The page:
I would be remiss to start a travel blog without writing a piece about Study China, a programme that gave me the opportunity to study Mandarin and Chinese culture at Beijing Normal University in 2016. The programme offers free study and accommodation at different locations in China, and is funded by the British government. It’s available to full time students, and as a PhD student in my final year, I thought I would apply, on the off chance. I never actually believed that I would be accepted onto the course.
Long story short, I was lucky enough to have my application approved, and after a few months, found myself on the plane to Beijing. What did I know about China? Only a little. My partner (Daniel, you guys know him by now) lived in Hong Kong for a year, and so had limited knowledge of speaking Cantonese. Obviously, that wasn’t going to help me now, but his enthusiasm for Hong Kong gave me shivers of excitement. I couldn’t wait.
I spent a month in Beijing, three weeks of those studying at Beijing Normal University. Here are three of my highlights.
· The food. The food! I say again, the food. I love Chinese food. Now more than ever. Despite being vegetarian and struggling in the university canteen, everything I tasted was amazing. I had never tried jiaozi before, but now I have them at least once a week. There was a real excitement to buying something without knowing what it was – and discovering bean curd and its many different forms was a delight.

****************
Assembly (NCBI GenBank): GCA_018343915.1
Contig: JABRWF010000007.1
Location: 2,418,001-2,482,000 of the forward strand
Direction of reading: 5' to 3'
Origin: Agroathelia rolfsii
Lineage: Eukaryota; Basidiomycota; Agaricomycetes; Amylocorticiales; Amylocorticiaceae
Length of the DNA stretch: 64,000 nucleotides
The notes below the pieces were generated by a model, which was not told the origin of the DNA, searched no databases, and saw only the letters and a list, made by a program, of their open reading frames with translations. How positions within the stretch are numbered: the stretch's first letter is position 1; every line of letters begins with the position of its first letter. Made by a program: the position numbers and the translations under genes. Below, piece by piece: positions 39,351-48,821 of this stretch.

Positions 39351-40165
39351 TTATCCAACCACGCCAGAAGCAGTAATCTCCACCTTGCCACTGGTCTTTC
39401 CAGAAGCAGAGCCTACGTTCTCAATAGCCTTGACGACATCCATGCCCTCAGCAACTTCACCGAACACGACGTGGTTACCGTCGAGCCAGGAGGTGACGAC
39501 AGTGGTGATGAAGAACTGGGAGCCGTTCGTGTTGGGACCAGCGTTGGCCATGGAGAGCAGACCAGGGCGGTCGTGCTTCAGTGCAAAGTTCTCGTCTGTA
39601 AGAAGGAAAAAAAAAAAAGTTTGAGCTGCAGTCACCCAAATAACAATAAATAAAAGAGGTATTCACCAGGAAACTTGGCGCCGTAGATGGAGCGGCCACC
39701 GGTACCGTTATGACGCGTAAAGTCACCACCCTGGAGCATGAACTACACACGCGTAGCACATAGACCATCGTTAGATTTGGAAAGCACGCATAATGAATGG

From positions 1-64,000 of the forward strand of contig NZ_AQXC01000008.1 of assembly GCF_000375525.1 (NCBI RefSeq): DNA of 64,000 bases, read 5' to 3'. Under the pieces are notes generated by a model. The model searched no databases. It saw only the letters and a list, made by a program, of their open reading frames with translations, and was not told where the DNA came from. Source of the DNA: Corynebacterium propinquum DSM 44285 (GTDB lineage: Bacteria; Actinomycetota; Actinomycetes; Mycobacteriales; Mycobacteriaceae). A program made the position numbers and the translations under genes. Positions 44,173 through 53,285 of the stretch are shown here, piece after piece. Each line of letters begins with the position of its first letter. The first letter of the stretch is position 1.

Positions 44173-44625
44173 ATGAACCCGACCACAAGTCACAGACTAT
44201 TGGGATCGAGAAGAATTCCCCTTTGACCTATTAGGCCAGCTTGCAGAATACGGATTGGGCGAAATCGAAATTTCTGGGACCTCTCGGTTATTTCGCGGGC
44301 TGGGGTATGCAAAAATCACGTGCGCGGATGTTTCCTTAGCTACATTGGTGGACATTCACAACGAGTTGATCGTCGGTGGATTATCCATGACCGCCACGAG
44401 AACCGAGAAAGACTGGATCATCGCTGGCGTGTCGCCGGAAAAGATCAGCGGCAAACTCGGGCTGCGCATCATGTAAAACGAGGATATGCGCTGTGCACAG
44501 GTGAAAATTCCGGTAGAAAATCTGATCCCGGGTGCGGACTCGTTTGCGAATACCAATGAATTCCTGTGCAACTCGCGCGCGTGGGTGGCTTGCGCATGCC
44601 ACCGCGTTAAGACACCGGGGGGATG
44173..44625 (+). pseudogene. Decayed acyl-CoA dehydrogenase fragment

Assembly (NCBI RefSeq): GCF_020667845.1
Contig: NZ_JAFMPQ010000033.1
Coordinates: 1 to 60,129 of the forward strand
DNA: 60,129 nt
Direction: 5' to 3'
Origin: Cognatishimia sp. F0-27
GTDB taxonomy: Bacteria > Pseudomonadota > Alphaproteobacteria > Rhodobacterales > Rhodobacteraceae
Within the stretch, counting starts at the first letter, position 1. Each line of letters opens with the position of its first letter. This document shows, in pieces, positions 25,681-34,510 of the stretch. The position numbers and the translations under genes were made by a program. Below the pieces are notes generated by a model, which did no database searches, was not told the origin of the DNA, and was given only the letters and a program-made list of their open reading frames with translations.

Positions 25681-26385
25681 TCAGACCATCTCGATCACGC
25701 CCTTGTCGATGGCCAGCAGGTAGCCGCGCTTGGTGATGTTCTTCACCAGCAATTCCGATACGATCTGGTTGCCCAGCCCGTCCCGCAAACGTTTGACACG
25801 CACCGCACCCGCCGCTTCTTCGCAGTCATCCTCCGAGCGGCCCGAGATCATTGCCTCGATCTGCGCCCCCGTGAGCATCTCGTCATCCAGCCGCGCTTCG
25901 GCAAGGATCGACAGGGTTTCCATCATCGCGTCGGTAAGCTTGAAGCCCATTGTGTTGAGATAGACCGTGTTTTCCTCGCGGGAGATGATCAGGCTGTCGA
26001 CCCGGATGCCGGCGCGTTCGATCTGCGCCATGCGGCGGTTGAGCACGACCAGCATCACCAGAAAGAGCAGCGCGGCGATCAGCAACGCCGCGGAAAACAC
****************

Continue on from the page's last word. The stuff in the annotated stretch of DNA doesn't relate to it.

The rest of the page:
· The coffee. It’s fair to say that good coffee has hit Beijing. I visited many speciality coffee shops who delivered a perfect flat white to me, and showed me a passion that I love to see. My favourite was by the exit of the Forbidden City and was called Oasis café. The owner was warm and personable and roasted his own beans in the small shop, and had won awards for his great coffee. I was about to say go visit it if you’re nearby, but I just looked it up on Trip Advisor and it’s now closed. That’s a real shame. I even made a special visit to buy beans to bring home with me. However, there are other speciality coffee shops that’ll do the trick – one such is Guell Speciality Coffee. They’re off a busy hutong and really care about what they do, taking you through each stage of the drink they’re preparing for you. Go and search it out!
· The people. The general public in Beijing were delightful. My favourite memory is finding a small restaurant and doing my best to order vegetarian jiaozi. The owner was wonderful, and we shared a lovely ten minutes exchanging our attempts at each other’s language, each counting to ten and showing off our skills. She then made me jiaozi from scratch, gave me a huge beer, and I was completely happy. If you’re there, have a go at talking to people in their language. They really appreciate it, and they’ll help you too.
There is much more to say about China, and much more we will say, for Daniel visited also (albeit, not through Study China). I just wanted to give a shout out to Study China specifically, from a previous student who is incredibly grateful for such a life changing opportunity. If you are a full time student, take a look here to see if you’re eligible to apply. Work hard on your application, the experience will repay you. https://www.studychina.org.uk/